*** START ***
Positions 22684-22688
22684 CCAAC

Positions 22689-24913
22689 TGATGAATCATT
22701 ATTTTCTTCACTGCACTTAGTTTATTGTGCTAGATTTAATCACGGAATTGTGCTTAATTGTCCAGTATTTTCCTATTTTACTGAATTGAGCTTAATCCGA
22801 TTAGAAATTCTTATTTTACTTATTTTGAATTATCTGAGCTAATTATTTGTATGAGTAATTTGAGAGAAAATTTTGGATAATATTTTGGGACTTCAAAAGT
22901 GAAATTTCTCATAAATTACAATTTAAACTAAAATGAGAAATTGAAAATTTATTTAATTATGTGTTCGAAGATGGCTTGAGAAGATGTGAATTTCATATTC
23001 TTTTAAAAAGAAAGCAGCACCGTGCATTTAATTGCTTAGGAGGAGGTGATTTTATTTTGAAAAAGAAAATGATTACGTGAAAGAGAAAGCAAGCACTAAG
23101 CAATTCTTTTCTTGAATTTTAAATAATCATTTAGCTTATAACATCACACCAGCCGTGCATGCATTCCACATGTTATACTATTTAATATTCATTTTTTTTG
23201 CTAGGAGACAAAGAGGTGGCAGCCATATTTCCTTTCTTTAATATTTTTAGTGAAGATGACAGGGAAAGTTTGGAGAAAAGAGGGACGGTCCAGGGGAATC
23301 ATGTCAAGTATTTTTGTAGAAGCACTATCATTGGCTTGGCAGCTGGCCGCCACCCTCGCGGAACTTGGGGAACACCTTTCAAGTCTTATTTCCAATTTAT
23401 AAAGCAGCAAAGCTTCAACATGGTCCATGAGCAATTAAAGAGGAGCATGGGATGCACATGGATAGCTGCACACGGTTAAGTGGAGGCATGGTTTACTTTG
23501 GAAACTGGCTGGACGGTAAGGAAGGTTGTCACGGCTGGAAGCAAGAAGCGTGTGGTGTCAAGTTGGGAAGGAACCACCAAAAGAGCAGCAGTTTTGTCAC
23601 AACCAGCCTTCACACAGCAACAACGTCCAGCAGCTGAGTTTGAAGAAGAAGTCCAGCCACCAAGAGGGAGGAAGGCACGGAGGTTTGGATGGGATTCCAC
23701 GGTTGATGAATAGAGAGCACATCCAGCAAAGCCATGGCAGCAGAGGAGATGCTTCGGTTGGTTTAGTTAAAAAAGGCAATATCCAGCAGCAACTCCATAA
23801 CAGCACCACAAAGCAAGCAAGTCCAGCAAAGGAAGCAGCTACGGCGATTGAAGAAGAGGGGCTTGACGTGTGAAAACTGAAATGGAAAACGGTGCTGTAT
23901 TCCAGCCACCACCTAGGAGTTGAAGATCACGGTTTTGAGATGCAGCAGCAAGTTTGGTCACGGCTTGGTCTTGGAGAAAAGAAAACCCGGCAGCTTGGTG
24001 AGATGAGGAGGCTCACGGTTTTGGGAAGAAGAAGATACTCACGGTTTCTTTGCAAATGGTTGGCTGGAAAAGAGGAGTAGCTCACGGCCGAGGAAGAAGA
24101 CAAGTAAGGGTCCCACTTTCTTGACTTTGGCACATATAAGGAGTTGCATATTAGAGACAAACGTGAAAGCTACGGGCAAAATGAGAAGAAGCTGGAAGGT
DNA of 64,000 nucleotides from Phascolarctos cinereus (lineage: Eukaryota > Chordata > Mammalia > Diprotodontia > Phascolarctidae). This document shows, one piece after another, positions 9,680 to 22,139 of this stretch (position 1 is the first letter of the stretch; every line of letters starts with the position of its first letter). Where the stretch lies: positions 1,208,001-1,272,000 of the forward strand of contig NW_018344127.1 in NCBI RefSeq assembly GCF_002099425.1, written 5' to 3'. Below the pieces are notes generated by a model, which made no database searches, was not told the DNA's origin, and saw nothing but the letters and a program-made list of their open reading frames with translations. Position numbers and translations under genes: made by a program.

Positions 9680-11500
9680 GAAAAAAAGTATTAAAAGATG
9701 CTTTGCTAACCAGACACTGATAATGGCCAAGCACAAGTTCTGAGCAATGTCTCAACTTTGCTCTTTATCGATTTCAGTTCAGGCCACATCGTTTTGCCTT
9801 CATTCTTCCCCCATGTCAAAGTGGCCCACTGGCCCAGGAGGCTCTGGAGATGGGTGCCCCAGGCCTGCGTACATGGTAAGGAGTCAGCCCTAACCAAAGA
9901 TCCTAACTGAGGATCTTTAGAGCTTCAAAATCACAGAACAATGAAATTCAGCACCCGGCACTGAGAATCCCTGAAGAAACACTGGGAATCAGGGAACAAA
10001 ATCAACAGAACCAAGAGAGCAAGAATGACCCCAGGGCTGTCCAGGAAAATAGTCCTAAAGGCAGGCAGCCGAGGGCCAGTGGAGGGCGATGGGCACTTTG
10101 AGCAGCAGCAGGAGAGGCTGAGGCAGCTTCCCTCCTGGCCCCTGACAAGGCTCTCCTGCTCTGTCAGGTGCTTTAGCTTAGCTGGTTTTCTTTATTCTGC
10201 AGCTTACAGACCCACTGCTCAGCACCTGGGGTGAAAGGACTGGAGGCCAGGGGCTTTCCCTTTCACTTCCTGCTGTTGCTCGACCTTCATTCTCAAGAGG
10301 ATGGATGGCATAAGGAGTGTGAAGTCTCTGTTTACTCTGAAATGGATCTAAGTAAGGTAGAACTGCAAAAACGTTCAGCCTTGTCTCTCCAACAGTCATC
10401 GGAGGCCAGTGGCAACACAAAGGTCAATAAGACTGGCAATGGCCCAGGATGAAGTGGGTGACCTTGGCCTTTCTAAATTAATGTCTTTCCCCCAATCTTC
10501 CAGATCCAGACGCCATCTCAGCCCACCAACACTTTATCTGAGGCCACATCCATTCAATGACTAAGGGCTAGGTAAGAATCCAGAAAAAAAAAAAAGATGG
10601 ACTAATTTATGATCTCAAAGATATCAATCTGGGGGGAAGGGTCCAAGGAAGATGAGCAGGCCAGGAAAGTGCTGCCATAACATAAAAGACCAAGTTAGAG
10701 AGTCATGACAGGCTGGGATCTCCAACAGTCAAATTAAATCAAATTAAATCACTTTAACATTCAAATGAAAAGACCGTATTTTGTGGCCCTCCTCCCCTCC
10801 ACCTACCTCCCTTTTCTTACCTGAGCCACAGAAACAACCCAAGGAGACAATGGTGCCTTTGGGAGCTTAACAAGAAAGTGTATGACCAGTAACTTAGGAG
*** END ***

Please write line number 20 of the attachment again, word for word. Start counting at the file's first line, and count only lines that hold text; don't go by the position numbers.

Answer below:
DNA of 64,000 nucleotides from Phascolarctos cinereus (lineage: Eukaryota > Chordata > Mammalia > Diprotodontia > Phascolarctidae). This document shows, one piece after another, positions 9,680 to 22,139 of this stretch (position 1 is the first letter of the stretch; every line of letters starts with the position of its first letter). Where the stretch lies: positions 1,208,001-1,272,000 of the forward strand of contig NW_018344127.1 in NCBI RefSeq assembly GCF_002099425.1, written 5' to 3'. Below the pieces are notes generated by a model, which made no database searches, was not told the DNA's origin, and saw nothing but the letters and a program-made list of their open reading frames with translations. Position numbers and translations under genes: made by a program.